Among the many BBC reports concerning the second Intifada which remain online and accessible to this day is one dated May 8th 2002 and carrying the interestingly punctuated headline “Arafat orders end to ‘terrorist’ attacks” in which readers are told that:
“Palestinian leader Yasser Arafat has ordered his security forces to prevent “all terrorist operations” against Israelis after a suicide bomber killed 15 people and himself in an attack near Tel Aviv.
Mr Arafat condemned the attack as Israeli Prime Minister Ariel Sharon flew back to Israel for an emergency cabinet meeting after cutting short a visit to the United States. […]
Amid growing expectations of Israeli reprisals, the Palestinian leader said he was ordering “the security forces to confront and prevent all terrorist operations against Israeli civilians from any Palestinian group”.
He said he was committed to the US-led fight against terrorism and appealed to the international community to help his forces “implement my order”.
Mr Arafat later appeared on Palestinian television and reiterated his call.”
Such framing is not limited to that specific report. In an article published the following month the BBC’s Martin Asser told audiences that:
“The Palestinian Authority leadership has frequently condemned the tactic of suicide bombings against Israeli civilians as a means of combating Israel’s occupation, saying such attacks harm the Palestinian cause, not help it.”
In a backgrounder published in February 2003 the BBC told its audiences that:
“The [Israeli] government accuses Mr Arafat of failing to contain militant groups like Hamas and Islamic Jihad which carry out many of the attacks. But analysts are now increasingly arguing that Mr Arafat is in no position to control them.”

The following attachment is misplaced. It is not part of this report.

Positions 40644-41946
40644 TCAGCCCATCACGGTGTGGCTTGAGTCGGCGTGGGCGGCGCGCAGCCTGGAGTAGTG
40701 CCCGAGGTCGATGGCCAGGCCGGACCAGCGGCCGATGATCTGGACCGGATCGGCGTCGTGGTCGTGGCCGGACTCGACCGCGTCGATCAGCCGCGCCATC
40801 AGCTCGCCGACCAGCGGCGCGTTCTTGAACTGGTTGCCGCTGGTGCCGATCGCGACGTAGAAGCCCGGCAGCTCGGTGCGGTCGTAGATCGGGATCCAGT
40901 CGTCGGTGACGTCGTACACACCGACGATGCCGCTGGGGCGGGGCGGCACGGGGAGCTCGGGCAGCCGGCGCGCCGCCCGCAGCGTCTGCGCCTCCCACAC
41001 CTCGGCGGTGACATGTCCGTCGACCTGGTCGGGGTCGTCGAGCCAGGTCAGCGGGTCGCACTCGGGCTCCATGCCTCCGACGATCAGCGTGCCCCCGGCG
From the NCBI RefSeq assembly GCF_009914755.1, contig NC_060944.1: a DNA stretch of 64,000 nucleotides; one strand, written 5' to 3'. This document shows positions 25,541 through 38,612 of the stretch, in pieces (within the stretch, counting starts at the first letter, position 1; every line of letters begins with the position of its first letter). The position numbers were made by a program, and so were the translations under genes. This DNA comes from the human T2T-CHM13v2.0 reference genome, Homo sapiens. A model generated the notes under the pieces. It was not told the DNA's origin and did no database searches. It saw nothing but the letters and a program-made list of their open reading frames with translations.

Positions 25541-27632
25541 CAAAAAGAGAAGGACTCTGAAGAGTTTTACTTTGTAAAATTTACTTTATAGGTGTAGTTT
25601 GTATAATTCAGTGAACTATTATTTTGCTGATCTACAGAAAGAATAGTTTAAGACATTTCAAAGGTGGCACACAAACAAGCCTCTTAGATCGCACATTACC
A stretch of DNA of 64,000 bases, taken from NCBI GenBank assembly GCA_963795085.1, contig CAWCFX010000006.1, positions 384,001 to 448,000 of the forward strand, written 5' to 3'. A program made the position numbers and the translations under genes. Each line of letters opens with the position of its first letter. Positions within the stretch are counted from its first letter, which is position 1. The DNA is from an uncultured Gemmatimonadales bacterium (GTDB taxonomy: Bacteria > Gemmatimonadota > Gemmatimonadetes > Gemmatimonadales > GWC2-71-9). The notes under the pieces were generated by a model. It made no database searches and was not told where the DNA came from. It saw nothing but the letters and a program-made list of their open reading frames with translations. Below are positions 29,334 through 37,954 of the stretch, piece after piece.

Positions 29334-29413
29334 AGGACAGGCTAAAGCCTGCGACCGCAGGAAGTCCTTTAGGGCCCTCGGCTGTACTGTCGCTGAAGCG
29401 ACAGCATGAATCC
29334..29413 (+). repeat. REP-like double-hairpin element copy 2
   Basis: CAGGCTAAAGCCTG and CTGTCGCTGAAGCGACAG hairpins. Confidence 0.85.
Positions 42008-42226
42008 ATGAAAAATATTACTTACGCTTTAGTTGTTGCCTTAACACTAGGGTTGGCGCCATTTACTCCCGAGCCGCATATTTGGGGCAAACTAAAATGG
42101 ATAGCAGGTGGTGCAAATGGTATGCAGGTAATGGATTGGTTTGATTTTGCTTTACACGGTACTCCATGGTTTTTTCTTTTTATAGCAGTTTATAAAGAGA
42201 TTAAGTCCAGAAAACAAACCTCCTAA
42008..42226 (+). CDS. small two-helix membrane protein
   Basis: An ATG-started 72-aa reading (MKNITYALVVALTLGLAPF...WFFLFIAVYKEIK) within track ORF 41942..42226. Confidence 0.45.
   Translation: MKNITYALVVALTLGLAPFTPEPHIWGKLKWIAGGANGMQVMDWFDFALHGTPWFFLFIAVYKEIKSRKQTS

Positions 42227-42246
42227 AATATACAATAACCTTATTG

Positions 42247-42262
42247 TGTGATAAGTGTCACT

A 2003 profile of Fatah’s Al Aqsa Martyrs’ Brigade informed readers that:
“Mr Arafat’s tacit backing for the brigade has also allowed Israeli officials to paint him as backing terrorism.”
Yasser Arafat’s actual role in instigating and directing the terror war known as the second Intifada has long been acknowledged by numerous Palestinian figures. The latest among them is Hamas’ Hassan Yousef who recently gave an interview which was translated by MEMRI.
“Hassan Yousef, one of the founders of Hamas in the West Bank, said in a July 12, 2019 interview on Al-Aqsa TV (Hamas-Gaza) that Hamas in the West Bank had been in constant communication with the office of Hamas leader Sheikh Ahmed Yassin in Gaza during the Second Intifada. Yousef said that his Ramallah office had been Hamas’ “door” to the Palestinian Authority, and he explained that whenever Hamas wanted something from Yasser Arafat, he was the person who passed it on to him. Yousef said that Hamas in the West Bank would comply with Arafat’s requests regarding operations during the Intifada, and he claimed that Palestinian national ties were at their peak during this time. Yousef also explained that Hamas had played a key role in the Second Intifada, saying that it met with the PA’s Force 17 and with other PA bodies in order to coordinate and plan operations. He added that every Palestinian city had national elements from Fatah and Islamic elements from Hamas that coordinated during the Intifada.” [emphasis added]
Like many additional second Intifada era BBC reports, those cited above – and others – were never subsequently labelled as carrying inaccurate and misleading information.
According to the BBC:
“The Editorial Guidelines state, “The archive of the BBC’s online content is a permanent public record and its existence is in the public interest. The online archive particularly news reports, should not normally be removed or amended.” To do so risks erasing the past and altering history.”
It is in fact the BBC which is “altering history” by maintaining an online archive which promotes inaccurate accounts of events without that fact being flagged up to users.
Not fit for purpose: BBC backgrounder on second Intifada
BBC second Intifada backgrounders: ‘Sharon started it’
Myths and lethal narratives on the BBC website
Another lethal narrative on the BBC website